Prof Jay F. TuFaculty
Tu is interested in laser material processing, high speed machining/spindle technology, precision engineering, mechatronics, modeling, monitoring, and control of dynamic systems
Dr. Tu's long term goal is to contribute to the advancement of lasers in engineering. Currently, Dr. Tu is 1) studying the fundamental mechanisms in laser welding of aluminum to improve the repair of fatigue cracks in aerospace materials, 2) using lasers as a manufacturing tool and design approach to improve the energy efficiency of solar panels, and 3) studying laser micro-hole drilling for fuel injectors, nozzles, and medical devices. Laser micro-hole drilling offers significant advantages resulting from its ability to produce high depth-to-cross-section ratios and fast material removal rates.
As an educator, Dr. Tu's highest priority is to teach strong fundamentals and to relate them to real-world problems. At the graduate level, Dr. Tu teaches Principles of Structural Vibration (MAE 513). This course is an introductory course on mechanical vibration that follows a traditional exposition. He places a strong emphasis on the formulation of vibration problems and an additional emphasis on its broad applicability beyond mechanical systems, such as music and science. Dr. Tu will introduce a new course in Precision Laser Material Processing in the coming semesters for both graduate students and seniors. At the undergraduate level, Dr. Tu teaches Manufacturing Processes (MAE 496M) and Analysis for Mechanical Engineering Design (MAE 415). In MAE 496M, the goal is to review the major manufacturing processes, how design is carried out using these processes, and how these manufacturing processes solve engineering problems. Dr. Tu shows through proper dimensioning how different processes are integrated to achieve required tolerances. In MAE 415, Dr. Tu teaches design from the perspective of how required precision is achievable; bringing manufacturing into the design process from the beginning.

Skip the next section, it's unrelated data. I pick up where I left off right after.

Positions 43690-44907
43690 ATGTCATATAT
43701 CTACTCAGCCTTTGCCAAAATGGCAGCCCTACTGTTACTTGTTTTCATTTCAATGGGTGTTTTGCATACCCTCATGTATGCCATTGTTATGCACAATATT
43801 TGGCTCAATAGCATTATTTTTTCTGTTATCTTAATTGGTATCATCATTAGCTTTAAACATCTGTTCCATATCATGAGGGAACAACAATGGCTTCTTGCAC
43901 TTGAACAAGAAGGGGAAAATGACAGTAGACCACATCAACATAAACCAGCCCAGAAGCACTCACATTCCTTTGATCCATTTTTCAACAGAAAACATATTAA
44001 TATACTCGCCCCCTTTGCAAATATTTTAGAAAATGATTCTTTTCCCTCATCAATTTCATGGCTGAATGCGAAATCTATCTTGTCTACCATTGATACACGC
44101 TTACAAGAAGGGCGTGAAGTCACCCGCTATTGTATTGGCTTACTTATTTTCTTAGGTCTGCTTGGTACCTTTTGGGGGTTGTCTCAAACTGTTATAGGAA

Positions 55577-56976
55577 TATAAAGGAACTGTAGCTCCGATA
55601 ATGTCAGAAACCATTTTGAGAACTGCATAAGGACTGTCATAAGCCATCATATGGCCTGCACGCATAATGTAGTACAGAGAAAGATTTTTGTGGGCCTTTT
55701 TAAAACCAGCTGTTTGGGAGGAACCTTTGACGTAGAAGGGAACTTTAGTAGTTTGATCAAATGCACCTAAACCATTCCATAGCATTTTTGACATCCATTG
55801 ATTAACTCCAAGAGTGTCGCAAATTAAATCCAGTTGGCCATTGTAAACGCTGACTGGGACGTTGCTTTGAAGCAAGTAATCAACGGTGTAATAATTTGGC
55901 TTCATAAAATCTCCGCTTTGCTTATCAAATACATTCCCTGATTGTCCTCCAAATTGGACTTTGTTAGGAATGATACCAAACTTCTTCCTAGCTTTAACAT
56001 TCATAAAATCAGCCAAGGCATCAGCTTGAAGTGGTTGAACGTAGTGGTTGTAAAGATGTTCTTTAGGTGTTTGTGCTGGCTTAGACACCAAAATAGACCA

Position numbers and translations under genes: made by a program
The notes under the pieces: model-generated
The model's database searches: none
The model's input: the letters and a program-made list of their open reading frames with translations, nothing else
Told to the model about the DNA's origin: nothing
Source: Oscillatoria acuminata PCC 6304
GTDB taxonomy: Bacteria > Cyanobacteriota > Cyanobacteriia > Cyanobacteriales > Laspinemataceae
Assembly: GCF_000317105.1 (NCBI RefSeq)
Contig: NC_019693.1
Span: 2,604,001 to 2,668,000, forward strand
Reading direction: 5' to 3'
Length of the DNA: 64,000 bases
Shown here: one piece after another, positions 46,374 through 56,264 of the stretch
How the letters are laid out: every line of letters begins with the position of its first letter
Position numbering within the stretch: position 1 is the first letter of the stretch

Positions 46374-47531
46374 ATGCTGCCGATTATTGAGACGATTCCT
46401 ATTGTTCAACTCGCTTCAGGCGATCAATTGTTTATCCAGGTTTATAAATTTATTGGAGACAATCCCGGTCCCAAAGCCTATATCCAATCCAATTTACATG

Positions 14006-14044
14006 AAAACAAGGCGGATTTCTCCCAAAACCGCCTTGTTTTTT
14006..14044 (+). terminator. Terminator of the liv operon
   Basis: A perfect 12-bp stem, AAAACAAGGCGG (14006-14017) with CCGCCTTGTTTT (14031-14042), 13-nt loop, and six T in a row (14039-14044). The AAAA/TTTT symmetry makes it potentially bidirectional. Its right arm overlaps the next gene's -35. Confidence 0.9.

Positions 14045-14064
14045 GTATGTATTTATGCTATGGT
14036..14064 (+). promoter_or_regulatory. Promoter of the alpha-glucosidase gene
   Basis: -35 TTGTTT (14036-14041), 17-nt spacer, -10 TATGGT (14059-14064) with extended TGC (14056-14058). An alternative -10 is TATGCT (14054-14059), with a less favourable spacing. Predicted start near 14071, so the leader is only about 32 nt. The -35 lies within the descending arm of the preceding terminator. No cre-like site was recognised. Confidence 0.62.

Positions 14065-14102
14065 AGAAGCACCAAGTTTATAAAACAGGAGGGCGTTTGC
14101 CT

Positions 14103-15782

The role of lasers in engineering is fascinating; lasers are unique in that they operate on the basis of a purely human-made physical phenomenon and their use brings in understanding of electrodynamics, mechanics, and thermodynamics, making the subject rich and complex -- the number and variety of applications are almost limitless. Dr. Tu expects his graduate students to have a strong sense of urgency and be an active thinker to attack problems, moving forward aggressively. This philosophy will help students to develop into confident solvers of engineering problems, making them well-prepared for the workplace.
Outside of work, Dr. Tu enjoys spending time with his family and playing tennis. As hobbies, he enjoys photography, collecting classical cameras from the perspective of precision machine design, and rebuilding musical instruments based on engineering vibration analysis.
- PhD, University of Michigan
- MS, National Tsing-Hua University
- BS, National Taiwan University